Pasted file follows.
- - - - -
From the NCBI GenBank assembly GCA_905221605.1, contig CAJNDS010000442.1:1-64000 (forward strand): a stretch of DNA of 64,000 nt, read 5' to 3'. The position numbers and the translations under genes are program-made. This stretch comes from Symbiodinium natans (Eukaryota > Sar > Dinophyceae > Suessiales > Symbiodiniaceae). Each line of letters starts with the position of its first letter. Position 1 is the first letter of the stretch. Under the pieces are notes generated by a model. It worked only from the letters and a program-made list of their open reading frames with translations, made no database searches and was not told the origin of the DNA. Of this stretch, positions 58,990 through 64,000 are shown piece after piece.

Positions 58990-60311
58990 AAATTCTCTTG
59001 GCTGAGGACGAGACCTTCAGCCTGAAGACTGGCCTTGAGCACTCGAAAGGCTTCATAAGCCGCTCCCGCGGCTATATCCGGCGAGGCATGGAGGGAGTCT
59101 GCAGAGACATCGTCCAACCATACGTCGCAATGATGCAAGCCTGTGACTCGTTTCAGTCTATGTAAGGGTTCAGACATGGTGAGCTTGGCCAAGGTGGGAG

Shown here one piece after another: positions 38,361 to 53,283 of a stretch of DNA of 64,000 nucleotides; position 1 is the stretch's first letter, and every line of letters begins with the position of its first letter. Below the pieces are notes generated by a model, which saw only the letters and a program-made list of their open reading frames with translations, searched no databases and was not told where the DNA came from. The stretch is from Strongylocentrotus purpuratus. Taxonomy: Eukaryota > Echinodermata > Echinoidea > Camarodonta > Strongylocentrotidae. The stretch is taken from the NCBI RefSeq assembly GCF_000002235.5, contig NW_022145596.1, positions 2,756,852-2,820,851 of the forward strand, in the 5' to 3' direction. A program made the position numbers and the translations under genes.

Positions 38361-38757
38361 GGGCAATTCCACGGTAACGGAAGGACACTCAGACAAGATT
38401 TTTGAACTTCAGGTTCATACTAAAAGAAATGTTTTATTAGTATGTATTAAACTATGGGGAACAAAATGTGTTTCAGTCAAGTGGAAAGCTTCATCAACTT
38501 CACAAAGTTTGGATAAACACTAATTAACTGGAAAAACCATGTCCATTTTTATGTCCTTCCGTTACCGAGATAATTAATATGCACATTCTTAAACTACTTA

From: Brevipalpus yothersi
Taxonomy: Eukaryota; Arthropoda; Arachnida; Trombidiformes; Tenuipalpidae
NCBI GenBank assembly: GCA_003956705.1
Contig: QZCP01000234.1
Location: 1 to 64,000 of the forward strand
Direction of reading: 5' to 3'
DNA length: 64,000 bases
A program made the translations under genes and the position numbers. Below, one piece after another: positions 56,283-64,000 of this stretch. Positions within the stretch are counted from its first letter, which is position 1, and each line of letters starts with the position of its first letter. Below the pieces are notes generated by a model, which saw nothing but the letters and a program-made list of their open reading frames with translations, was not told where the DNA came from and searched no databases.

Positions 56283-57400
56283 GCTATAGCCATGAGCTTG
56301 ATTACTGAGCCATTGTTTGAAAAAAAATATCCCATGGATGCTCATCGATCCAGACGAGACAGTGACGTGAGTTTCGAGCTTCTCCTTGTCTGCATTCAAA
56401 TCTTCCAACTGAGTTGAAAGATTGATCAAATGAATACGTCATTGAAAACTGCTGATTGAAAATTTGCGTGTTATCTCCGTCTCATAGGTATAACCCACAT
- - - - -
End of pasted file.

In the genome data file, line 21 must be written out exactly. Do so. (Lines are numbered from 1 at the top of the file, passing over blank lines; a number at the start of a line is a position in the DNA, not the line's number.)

56301 ATTACTGAGCCATTGTTTGAAAAAAAATATCCCATGGATGCTCATCGATCCAGACGAGACAGTGACGTGAGTTTCGAGCTTCTCCTTGTCTGCATTCAAA